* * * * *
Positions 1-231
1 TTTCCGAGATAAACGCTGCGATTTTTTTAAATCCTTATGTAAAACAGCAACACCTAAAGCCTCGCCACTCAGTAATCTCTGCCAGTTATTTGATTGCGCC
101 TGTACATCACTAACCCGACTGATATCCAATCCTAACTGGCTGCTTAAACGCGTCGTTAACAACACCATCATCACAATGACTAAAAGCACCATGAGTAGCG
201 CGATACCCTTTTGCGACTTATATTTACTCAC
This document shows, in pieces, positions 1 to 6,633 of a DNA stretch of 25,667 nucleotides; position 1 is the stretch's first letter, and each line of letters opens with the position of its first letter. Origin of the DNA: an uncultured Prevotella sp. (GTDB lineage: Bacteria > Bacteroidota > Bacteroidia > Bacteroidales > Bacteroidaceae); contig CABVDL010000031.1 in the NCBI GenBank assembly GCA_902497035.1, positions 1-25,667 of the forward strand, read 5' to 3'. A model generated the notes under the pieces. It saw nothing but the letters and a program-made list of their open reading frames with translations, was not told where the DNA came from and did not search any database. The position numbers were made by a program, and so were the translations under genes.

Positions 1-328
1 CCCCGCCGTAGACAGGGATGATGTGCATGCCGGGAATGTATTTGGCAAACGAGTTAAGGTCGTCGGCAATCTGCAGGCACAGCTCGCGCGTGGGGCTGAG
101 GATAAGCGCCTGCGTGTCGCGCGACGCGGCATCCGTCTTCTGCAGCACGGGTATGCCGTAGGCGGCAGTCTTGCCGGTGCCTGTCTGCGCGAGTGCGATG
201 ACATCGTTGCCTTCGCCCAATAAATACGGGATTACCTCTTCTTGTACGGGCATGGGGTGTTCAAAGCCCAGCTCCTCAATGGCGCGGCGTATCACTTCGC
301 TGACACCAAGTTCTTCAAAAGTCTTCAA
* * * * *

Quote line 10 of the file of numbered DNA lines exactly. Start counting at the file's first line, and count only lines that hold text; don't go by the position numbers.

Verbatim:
301 TGACACCAAGTTCTTCAAAAGTCTTCAA